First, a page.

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Lookup NU author(s): Hannah Smith,
Professor Deborah Tweddle,
Professor Nicola CurtinORCiD
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DNA damage response (DDR) pathway prevents high level endogenous and environmental DNA damage being replicated and passed on to the next generation of cells via an orchestrated and integrated network of cell cycle checkpoint signalling and DNA repair pathways. Depending on the type of damage, and where in the cell cycle it occurs different pathways are involved, with the ATM-CHK2-p53 pathway controlling the G1 checkpoint or ATR-CHK1-Wee1 pathway controlling the S and G2/M checkpoints. Loss of G1 checkpoint control is common in cancer through TP53, ATM mutations, Rb loss or cyclin E overexpression, providing a stronger rationale for targeting the S/G2 checkpoints. This review will focus on the ATM-CHK2-p53-p21 pathway and the ATR-CHK1-WEE1 pathway and ongoing efforts to target these pathways for patient benefit.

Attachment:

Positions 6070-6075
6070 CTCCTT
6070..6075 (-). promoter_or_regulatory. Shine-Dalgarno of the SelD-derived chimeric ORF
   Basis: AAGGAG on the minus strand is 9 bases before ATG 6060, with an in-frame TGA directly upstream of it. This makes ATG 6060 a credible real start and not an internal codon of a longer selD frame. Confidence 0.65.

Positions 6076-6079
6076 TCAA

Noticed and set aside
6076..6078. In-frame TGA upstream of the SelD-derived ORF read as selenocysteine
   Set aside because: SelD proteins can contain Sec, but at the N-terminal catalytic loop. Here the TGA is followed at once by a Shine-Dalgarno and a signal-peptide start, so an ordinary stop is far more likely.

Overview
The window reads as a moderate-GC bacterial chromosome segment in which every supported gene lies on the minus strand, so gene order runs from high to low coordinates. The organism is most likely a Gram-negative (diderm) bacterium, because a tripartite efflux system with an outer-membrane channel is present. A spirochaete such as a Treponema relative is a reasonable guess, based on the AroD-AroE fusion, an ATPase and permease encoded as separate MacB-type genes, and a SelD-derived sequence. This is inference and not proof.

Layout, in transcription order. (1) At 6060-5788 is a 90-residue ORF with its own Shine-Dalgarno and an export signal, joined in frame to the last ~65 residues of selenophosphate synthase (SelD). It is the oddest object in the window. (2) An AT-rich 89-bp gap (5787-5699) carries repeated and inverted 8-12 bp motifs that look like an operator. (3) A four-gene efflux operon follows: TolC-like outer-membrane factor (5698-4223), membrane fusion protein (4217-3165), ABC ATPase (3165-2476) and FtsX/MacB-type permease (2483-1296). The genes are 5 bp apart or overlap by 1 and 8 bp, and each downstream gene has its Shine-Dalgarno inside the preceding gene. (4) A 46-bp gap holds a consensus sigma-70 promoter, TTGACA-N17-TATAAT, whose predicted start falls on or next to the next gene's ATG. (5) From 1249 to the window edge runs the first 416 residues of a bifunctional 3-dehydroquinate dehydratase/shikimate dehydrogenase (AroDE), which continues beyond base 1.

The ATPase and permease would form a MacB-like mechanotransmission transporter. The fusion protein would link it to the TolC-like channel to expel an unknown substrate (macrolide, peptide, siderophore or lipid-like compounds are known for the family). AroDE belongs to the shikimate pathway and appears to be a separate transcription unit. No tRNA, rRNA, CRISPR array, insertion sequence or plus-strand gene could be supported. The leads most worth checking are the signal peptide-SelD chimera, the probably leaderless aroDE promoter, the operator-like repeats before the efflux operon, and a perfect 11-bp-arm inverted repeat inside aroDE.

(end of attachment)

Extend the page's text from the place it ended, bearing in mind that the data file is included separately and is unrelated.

Author(s): Smith HL, Southgate H, Tweddle DA, Curtin NJ
Publication type: Article
Publication status: Published
Journal: Expert Reviews in Molecular Medicine
Online publication date: 08/06/2020
Acceptance date: 02/04/2018
ISSN (electronic): 1462-3994
Publisher: Cambridge University Press
PubMed id: 32508294
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